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- Scientia Militaria : South African Journal of Military Studies
- OA African Journal Archive
- Volume 33, Issue 1, 2005
Scientia Militaria : South African Journal of Military Studies - Volume 33, Issue 1, 2005
Volumes & issues
Volume 33, Issue 1, 2005
Author Umangh HarkhuSource: Scientia Militaria : South African Journal of Military Studies 33, pp 47 –71 (2005)More Less
Present-day Iraq occupies the area that was once the heartland of the ancient civilization of Mesopotamia. Despite the millennia that separate Mesopotamia and the Iraq of Saddam Hussein, several aspects of the deposed Iraqi leader's ideology (including his concept of warfare) seem to bear a remarkable resemblance to the ideology of the kings of ancient Mesopotamia. This article explores this resemblance and shows that while Saddam Hussein and the Mesopotamian kings had much in common, there were several differences as well. Furthermore, the many empires that followed Mesopotamia also left their mark on modern Iraq. History may have, to an extent, repeated itself in that Saddam Hussein perpetuated many of the traditions associated with the kings of Mesopotamia, but his ideology reflected his specific conditions - conditions different to those that existed in the Mesopotamian era.
Author Joelien PretoriusSource: Scientia Militaria : South African Journal of Military Studies 33, pp 72 –88 (2005)More Less
American plans for Missile Defence (MD) and the weaponisation of space should be analysed in the larger framework of the contemporary Revolution in Military Affairs (RMA). Soviet military analysts have written about this revolution from as early as the 1970s, but it was the application of information age technology (IT) in the 1991 Gulf War that captured the imagination of military planners and policy makers, especially in the US. The US is actively pursuing an RMA, conceptualised as integrating new IT into weapons systems and integrated command, control, computers, intelligence, surveillance and reconnaissance (C4ISR) and, in turn, doctrinal, operational and organisational change in the military to take advantage of information dominance on the battlefield. This relates to MD and the weaponisation of space in two ways. Firstly, very few countries have the financial and technological capability to modernise their defence forces along the lines of a US-defined RMA, which means that they may resort to so-called asymmetric means to exploit the vulnerabilities or weaknesses of a strong, conventional power. Ballistic missiles (in association with chemical, biological or nuclear payloads) are one of the asymmetrical threats most commonly cited in speeches and military documents of the US and used as justification of MD. Secondly, the RMA increases the US military's reliance on space-based military assets for C4ISR. Placing weapons in space to protect these assets is seen as a logical step to ensure a key aspect of US dominance on the battlefield. This paper explores the extent to which the strategic framework of the RMA has a bearing on US MD and space weaponisation arguments.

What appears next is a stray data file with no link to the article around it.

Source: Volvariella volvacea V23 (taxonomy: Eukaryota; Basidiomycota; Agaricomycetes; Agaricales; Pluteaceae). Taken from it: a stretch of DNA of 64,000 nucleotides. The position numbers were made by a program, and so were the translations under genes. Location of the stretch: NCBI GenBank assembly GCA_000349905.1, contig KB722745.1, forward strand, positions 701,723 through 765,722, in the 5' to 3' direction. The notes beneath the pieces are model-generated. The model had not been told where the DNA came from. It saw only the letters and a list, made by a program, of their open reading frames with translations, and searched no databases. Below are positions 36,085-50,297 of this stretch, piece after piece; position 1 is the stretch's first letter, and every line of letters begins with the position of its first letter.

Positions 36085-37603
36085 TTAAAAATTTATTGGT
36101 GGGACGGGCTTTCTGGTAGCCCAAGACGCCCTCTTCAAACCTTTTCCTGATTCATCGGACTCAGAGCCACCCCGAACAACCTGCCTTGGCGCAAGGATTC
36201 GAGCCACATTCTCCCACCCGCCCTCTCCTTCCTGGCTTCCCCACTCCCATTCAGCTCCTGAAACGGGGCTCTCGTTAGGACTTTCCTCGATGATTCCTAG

Not a miracle after all... Côte d'Ivoire's downfall : flawed civil-military relations and missed opportunitiesAuthor Boubacar N'DiayeSource: Scientia Militaria : South African Journal of Military Studies 33, pp 89 –118 (2005)More Less
Long touted as an island of political stability and (relative) economic prosperity in West Africa, since December 24, 1999, Côte d'Ivoire has joined the more common category in the sub-region: praetorian states mired in political uncertainty and unending turbulence. Indeed, on September 19, 2002, it came very close to collapsing altogether, a fate very few would dare to predict only a few weeks earlier.
Author Ariane NeethlingSource: Scientia Militaria : South African Journal of Military Studies 33, pp 119 –140 (2005)More Less
Civil-military relations theory suggests that a functional and effective military requires a unique culture, separate from its parent society. This is based on the assumption that a ""gap"" between the military and society is inevitable as the military's function, the lawful application of military force in accordance with government direction, is fundamentally different from civilian business.
Sociology, biology or philosophy of a warrior? Reflections on Jan Smuts, guerrilla-being and a politics of choicesAuthor Ian LiebenbergSource: Scientia Militaria : South African Journal of Military Studies 33, pp 141 –170 (2005)More Less